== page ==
Hip-hop was the soundtrack for Samuel Bazawule growing up in Accra, Ghana; later, it gave him his own voice. Today, performing as Blitz the Ambassador, he is using hip-hop to “give others a voice.” How music moved from the background to the foreground of this young artist’s life has all to do with the 1992 appearance of the politically and socially conscious rap group Public Enemy in his country, when he was 10. “The impact of that show would last my whole life,” he says.
As a child, Bazawule drew famous soccer players and musicians, all the while listening to music. “The special thing about life in Accra,” he recalls, “was that music was everywhere — from funerals to baby-naming ceremonies.” Once “caught by the hip-hop bug,” he began his music theory “training” by memorizing raps and studying the masters: Chuck D., Rakim, and KRS-One.
He shaped his own sound and immigrated to America in 2001 as a college student, earning degrees in business management and marketing, but never veered from his true purpose: “to become outspoken about justice and political issues in Africa and in the world” through his music, putting together a band, The Embassy Ensemble.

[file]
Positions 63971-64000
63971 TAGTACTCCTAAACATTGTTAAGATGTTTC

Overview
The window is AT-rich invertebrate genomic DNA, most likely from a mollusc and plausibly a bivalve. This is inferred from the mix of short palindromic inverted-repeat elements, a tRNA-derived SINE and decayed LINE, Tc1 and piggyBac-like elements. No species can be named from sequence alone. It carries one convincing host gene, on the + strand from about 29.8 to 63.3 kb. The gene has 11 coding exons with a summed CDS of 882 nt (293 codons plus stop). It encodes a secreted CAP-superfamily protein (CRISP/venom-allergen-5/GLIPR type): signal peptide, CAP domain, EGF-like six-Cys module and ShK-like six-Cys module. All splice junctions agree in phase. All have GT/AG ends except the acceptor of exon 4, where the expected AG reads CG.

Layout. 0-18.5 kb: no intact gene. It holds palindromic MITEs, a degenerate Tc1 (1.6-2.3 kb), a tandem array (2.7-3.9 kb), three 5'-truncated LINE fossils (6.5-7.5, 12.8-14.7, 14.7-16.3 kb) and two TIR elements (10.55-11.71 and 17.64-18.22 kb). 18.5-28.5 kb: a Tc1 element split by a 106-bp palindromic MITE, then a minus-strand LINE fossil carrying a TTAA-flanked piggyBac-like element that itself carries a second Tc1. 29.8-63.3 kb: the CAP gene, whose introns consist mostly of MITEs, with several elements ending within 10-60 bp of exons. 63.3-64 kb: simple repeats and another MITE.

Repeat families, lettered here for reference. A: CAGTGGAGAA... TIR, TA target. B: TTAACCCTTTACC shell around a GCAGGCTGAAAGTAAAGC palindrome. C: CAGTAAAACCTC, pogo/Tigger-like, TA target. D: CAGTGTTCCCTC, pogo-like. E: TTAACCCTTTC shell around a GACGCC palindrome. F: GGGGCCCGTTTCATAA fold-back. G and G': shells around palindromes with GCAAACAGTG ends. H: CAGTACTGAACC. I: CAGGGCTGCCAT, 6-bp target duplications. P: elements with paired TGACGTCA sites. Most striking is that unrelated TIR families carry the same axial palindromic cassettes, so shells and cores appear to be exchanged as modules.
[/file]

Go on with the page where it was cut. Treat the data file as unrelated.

Blitz has released two full-length albums, Stereotype (2009) and Native Sun (2011); as visual accompaniment to the latter, he wrote and co-directed a short film of the same name, filmed in Ghana and scored with music from the album.
Shifting effortlessly between English, Twi (pronounced “trwee,” his native tongue), and West African pigeon, multilingual Blitz has performed at music festivals all over the world. His proudest achievement, though, was the homecoming concert he performed with his full band in Accra in 2011. His musical collaborations include those with Grammy Award-nominated duo Les Nubians, JUNO Award-winning Shad, and Chuck D.
Awards and Accomplishments
- Beyond Race magazine’s “50 Emerging Artists” (2012)
- Best New Artist at the Ghana Music Awards (2000)